on November 13, 2007
The unit is specifically set up to just meet the max weight UPS will ship, and the box gets chewed up because of it, make sure you are home to inspect the package and reject it if you have any concerns. The unit comes unassembled and I cannot remember how long it took to put it together but figure a couple of hours. It is reasonably well made but if you are say 250 or more don't count on years of service. It does not come with a wall power supply which is irritating but the batteries seem to last 6 months. The movement is fluid and somewhat natural and I have no trouble getting a good work out. I like the machine, The range of motion is a little short but since I am 5' 8" its fine. Moving it around is not a problem for me, but someone smaller might find it difficult. Just realize, even though it folds, it is still pretty big, 3' x 2' x 5.5', luckily I have a large closet nearby.
on February 20, 2007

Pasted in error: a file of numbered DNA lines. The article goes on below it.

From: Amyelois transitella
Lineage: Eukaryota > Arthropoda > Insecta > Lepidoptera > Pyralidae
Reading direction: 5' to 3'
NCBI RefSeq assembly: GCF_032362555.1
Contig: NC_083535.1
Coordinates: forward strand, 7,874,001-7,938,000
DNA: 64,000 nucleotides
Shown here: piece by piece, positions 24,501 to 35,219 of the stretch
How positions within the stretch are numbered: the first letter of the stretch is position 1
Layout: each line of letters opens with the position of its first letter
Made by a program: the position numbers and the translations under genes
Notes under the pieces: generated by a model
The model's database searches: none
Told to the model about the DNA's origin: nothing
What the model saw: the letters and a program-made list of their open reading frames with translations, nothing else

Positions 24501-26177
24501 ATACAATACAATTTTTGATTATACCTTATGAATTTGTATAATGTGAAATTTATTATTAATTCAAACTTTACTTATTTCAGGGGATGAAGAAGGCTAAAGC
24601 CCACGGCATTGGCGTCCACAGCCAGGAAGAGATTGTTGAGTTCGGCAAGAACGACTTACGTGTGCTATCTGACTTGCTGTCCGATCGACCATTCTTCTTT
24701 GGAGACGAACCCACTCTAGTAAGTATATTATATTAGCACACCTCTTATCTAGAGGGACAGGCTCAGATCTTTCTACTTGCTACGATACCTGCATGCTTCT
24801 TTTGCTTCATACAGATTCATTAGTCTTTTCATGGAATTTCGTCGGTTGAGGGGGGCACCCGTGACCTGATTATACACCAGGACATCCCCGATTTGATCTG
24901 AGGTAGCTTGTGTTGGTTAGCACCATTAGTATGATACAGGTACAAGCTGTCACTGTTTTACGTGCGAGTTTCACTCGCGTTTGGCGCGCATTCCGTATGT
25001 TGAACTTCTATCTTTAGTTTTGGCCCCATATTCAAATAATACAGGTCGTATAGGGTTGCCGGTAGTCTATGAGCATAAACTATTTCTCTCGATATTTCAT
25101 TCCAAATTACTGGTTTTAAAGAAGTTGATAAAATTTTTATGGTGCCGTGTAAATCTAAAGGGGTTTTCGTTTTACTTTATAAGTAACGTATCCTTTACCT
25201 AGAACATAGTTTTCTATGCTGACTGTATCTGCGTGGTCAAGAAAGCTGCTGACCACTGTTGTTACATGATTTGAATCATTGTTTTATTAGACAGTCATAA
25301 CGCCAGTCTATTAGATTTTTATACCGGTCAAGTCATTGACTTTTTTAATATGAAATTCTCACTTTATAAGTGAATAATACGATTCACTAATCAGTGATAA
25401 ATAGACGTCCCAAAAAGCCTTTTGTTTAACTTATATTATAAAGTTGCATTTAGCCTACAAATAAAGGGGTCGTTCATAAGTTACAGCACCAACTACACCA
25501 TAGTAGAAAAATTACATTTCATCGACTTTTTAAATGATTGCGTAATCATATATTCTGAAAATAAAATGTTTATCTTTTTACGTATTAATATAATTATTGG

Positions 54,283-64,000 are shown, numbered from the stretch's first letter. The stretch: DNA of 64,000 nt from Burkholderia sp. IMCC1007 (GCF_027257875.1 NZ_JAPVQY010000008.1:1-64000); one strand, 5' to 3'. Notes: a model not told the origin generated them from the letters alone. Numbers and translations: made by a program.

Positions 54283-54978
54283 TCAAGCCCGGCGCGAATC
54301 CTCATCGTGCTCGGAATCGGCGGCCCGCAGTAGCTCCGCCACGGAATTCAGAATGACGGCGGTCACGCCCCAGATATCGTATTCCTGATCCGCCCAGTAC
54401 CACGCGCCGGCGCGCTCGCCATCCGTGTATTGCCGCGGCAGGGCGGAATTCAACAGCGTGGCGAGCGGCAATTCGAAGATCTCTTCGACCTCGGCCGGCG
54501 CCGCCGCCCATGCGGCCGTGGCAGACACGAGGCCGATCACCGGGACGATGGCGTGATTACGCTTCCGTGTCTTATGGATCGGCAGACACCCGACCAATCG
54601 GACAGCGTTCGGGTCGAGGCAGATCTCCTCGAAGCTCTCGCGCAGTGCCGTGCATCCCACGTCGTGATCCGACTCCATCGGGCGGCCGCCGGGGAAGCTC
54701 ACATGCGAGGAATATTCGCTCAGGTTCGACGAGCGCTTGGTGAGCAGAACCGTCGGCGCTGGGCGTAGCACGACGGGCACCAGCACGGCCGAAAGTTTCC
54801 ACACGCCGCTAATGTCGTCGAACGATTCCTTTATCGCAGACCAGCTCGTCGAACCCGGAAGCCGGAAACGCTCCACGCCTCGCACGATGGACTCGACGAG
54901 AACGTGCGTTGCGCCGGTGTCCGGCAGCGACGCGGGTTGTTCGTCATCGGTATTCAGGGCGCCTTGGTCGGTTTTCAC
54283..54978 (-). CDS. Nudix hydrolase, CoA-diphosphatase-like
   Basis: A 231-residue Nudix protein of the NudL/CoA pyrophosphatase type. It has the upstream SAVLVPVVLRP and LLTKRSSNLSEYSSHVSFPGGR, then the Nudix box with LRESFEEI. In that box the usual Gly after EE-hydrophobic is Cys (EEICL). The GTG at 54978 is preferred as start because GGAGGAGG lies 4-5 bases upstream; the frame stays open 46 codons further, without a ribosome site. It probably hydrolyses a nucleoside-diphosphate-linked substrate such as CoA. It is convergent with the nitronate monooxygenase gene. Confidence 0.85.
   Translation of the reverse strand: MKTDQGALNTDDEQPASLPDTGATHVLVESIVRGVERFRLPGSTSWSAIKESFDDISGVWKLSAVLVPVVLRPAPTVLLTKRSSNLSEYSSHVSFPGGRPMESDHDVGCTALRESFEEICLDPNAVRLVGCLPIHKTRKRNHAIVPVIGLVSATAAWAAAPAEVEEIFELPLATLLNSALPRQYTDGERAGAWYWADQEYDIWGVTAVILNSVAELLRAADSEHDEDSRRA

This unit is excellent for the money. The construction is rugged enough for someone like myself who said "supersize me" a few times too often. It doesn't wobble under load, and offers very quiet and smooth operation. The space-saver feature is a real plus for me - I have a tiny house, and it easily folds into a small footprint - width 26" x 40" folded, and 66" unfolded. The front rollers make it possible for one person to move. The instrument panel works well - basic, functional resistance controls and a few decent training programs (I get rather amused by the marketing features that makes some of these machines boast about having a zillion programs, which are often fluff, or unusable). Assembly took me 4 hours, working alone - the instructions were the most clearly written I've seen in a long time. If you've ever changed your car's oil, you won't find any challenges here. I was able to get it into my house with the aid of a 2 wheel hand truck - two people (or opening the box outdoors) may be required.